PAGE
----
Sisters Like Us
By Susan Mallery
Publisher: Harlequin Mira
Release Date: January 23, 2018
Reviewed by Janga
Susan Mallery takes readers back to Mischief Bay for her new women’s fiction novel featuring sisters Harper Szymanski and Stacey Bloom. When Harper divorced her cheating husband after sixteen years of marriage, she was left to find a way to pay the bills with only two semesters of community college and the skills she had developed as a supportive wife, stay-at-home mom, and crafty homemaker. An article in a local newspaper gives her the idea for Harper Helps, her virtual assistant business. After two years, her business is growing, but she still needs the rent money her mother pays for the garage apartment to make ends meet. Between the demands of her clients, a critical, widowed mother stuck in the 50s with her view of women as servants to the men in their lives, her sixteen-year-old daughter Becca who has stopped communicating with her, and her own perfectionism, Harper is stressed to the breaking point. Frequent visits from Lucas Wheeler, an LAPD detective and one of her five regular clients, provide light relief and some sparks, despite his penchant for much-younger women, a flaw he shares with her ex.
Harper and Stacey enjoy a close relationship, but they are very different women. Harper has always been the conventional daughter, living her life according to her mother’s ideas, at least until her divorce. Stacey is the rebel. Far from being a people pleaser like her sister, she has marched to the beat of her own drum. She works as a biotechnologist in medical research, wears hiking boots instead of heels, and waited until her late thirties to marry. Despite her rebellion, she dreads open conflict with her mother. Pregnant for the first time at forty and plagued with doubts about her ability to be a good mother, she has delayed telling her mother about her pregnancy for six months. Clearly, she cannot avoid sharing her news much longer. Meanwhile she throws herself into preparing to welcome her husband Kit’s nephew, eighteen-year-old Ashton, into their family while he completes the requirements for high school graduation before entering MIT in the fall. It is easier for her to imagine being a nurturing aunt to Ashton than to see herself as a successful mother to an infant.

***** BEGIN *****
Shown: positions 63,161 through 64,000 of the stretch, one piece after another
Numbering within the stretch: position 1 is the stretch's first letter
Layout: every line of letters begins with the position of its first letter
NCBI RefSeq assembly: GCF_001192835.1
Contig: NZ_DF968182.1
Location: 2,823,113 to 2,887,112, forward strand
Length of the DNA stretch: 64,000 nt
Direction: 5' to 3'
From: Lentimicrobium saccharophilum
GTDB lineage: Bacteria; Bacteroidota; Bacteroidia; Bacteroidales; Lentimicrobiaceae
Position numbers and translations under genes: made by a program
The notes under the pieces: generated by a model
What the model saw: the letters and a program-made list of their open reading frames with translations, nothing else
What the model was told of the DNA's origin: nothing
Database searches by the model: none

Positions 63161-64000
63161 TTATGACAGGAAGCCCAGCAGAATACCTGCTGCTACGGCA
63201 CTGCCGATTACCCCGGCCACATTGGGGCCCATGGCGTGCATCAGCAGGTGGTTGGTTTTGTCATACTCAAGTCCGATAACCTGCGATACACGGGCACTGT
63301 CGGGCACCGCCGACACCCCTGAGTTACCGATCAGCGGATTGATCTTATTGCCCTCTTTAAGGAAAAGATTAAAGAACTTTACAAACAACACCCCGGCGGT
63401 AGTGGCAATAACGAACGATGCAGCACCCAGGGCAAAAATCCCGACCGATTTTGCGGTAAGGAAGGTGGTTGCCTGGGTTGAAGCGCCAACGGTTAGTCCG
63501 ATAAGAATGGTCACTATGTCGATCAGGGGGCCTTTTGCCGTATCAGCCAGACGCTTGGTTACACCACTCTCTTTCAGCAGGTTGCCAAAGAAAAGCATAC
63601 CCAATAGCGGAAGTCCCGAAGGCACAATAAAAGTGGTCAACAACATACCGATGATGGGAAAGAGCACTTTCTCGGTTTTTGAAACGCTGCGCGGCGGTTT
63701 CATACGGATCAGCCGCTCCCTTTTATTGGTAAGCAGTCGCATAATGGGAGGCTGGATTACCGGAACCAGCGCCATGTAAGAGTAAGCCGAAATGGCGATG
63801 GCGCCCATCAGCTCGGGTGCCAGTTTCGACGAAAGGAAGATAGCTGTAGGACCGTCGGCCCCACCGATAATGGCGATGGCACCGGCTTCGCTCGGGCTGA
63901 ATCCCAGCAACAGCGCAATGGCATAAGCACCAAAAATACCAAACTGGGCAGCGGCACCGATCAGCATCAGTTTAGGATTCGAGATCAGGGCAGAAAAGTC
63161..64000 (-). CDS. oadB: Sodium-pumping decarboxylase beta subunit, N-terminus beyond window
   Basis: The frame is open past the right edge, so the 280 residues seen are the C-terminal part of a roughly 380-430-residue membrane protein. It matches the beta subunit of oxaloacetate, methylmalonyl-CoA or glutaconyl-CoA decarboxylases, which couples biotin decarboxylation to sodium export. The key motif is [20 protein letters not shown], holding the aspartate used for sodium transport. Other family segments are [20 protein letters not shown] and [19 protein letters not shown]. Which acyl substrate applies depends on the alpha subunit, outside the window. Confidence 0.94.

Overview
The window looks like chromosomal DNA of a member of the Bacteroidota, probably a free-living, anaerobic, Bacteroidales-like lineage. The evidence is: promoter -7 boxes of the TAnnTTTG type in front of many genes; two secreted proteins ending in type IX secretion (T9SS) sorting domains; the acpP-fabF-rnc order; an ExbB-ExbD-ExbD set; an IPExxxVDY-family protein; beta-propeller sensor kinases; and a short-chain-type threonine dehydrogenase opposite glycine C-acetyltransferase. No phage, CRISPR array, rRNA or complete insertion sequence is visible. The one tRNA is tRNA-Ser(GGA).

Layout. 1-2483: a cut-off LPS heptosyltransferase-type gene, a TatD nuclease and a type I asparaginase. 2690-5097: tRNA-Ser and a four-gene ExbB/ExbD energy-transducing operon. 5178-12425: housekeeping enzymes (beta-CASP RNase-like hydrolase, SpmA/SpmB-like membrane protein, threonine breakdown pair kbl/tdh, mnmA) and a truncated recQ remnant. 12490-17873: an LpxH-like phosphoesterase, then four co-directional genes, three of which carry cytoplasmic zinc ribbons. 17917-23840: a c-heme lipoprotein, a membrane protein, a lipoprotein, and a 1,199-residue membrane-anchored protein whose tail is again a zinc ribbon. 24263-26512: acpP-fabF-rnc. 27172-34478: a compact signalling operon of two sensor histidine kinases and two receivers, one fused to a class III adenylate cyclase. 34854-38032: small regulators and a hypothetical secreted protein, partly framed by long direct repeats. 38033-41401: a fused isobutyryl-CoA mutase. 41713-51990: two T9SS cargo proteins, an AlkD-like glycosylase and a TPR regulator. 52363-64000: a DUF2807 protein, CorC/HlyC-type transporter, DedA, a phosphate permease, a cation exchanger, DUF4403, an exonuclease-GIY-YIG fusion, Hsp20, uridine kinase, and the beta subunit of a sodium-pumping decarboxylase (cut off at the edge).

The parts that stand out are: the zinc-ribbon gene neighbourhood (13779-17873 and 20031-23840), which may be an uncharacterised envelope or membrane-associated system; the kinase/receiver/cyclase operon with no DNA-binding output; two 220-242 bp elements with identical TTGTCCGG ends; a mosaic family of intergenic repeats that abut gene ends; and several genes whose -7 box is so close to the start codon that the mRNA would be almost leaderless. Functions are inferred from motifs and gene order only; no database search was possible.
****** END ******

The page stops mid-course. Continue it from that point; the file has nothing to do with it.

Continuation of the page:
Technically women’s fiction, Sisters Like Us is actually a hybrid of women’s fiction and romance. Harper and Stacey’s relationship with one another and with their mother is central to the novel, but their relationships with the men in their lives gets equal attention. Mallery fans know that this author has created some heroes with a high jerk quotient, but she outdoes herself with the males in this one, creating three men of different ages, all guaranteed to win hearts. Fans of the Mischief Bay books will recognize Lucas Wheeler, the fiftyish bachelor cop, from A Million Little Things. Carrying some heavy baggage from his youth, Lucas is terrified of the kind of commitment a relationship with Harper will require, but he is so worth waiting for. He sees Harper for who she is, the good and the bad, and falls for the woman he sees. And he is great with Becca, taking on much of the dad stuff that her own father seems incapable of providing. Kit, Stacey’s high-school-science-teacher husband is a dream of a beta--fathoms deep in love with his wife, totally supportive of her, and eager to be a stay-at-home dad. I adored him. Ashton, mature beyond his years, is exactly what young Becca needs, and their relationship is a sweet bonus to the two main romantic relationships.
Harper and Stacey are flawed but likable, and I was happy to see that they liked and supported one another despite their differences. I’m guessing that readers’ patience with Harper’s difficulty in standing up for herself will vary depending upon how much of the people pleaser they are willing to recognize in themselves. I found it harder to understand Stacey’s continued delay in telling her mother about the pregnancy, but Bunny is a daughter’s nightmare. She will make any reader with an iota of feminism cringe. I think she is the weakness in an otherwise excellent novel. Until near the end, she seemed more caricature than character to me.
Overall, this is another of Mallery’s addictive Mischief Bay books rich in emotional context with nice touches of humor and characters readers should find interesting and engaging. If you like novels that balance family dynamics with romance and do a stellar job with both, I recommend you include Sisters Like Us on your January TBR list. I’m adding it to my huge collection of Susan Mallery keepers.